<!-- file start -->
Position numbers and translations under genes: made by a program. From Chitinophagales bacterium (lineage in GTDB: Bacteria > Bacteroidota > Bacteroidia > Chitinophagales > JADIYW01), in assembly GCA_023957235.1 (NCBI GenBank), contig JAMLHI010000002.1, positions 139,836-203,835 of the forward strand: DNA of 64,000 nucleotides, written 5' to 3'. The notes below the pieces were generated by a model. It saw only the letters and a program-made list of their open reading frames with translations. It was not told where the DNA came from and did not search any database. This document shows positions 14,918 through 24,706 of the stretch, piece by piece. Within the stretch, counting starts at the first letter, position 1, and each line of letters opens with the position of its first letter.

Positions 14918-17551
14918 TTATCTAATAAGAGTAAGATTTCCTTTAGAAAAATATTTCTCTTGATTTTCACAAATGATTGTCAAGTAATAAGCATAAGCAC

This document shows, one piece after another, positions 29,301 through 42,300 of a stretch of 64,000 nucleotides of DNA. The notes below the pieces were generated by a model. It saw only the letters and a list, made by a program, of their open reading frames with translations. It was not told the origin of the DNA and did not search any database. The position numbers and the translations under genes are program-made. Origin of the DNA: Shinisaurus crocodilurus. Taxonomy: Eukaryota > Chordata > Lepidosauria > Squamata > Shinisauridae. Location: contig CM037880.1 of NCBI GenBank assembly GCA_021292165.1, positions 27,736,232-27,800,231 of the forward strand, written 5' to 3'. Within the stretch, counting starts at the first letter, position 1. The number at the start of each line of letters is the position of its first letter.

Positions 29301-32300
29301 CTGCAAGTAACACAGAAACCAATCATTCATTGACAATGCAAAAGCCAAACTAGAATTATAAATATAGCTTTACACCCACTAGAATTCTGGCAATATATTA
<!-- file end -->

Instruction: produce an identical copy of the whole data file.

Position numbers and translations under genes: made by a program. From Chitinophagales bacterium (lineage in GTDB: Bacteria > Bacteroidota > Bacteroidia > Chitinophagales > JADIYW01), in assembly GCA_023957235.1 (NCBI GenBank), contig JAMLHI010000002.1, positions 139,836-203,835 of the forward strand: DNA of 64,000 nucleotides, written 5' to 3'. The notes below the pieces were generated by a model. It saw only the letters and a program-made list of their open reading frames with translations. It was not told where the DNA came from and did not search any database. This document shows positions 14,918 through 24,706 of the stretch, piece by piece. Within the stretch, counting starts at the first letter, position 1, and each line of letters opens with the position of its first letter.

Positions 14918-17551
14918 TTATCTAATAAGAGTAAGATTTCCTTTAGAAAAATATTTCTCTTGATTTTCACAAATGATTGTCAAGTAATAAGCATAAGCAC

This document shows, one piece after another, positions 29,301 through 42,300 of a stretch of 64,000 nucleotides of DNA. The notes below the pieces were generated by a model. It saw only the letters and a list, made by a program, of their open reading frames with translations. It was not told the origin of the DNA and did not search any database. The position numbers and the translations under genes are program-made. Origin of the DNA: Shinisaurus crocodilurus. Taxonomy: Eukaryota > Chordata > Lepidosauria > Squamata > Shinisauridae. Location: contig CM037880.1 of NCBI GenBank assembly GCA_021292165.1, positions 27,736,232-27,800,231 of the forward strand, written 5' to 3'. Within the stretch, counting starts at the first letter, position 1. The number at the start of each line of letters is the position of its first letter.

Positions 29301-32300
29301 CTGCAAGTAACACAGAAACCAATCATTCATTGACAATGCAAAAGCCAAACTAGAATTATAAATATAGCTTTACACCCACTAGAATTCTGGCAATATATTA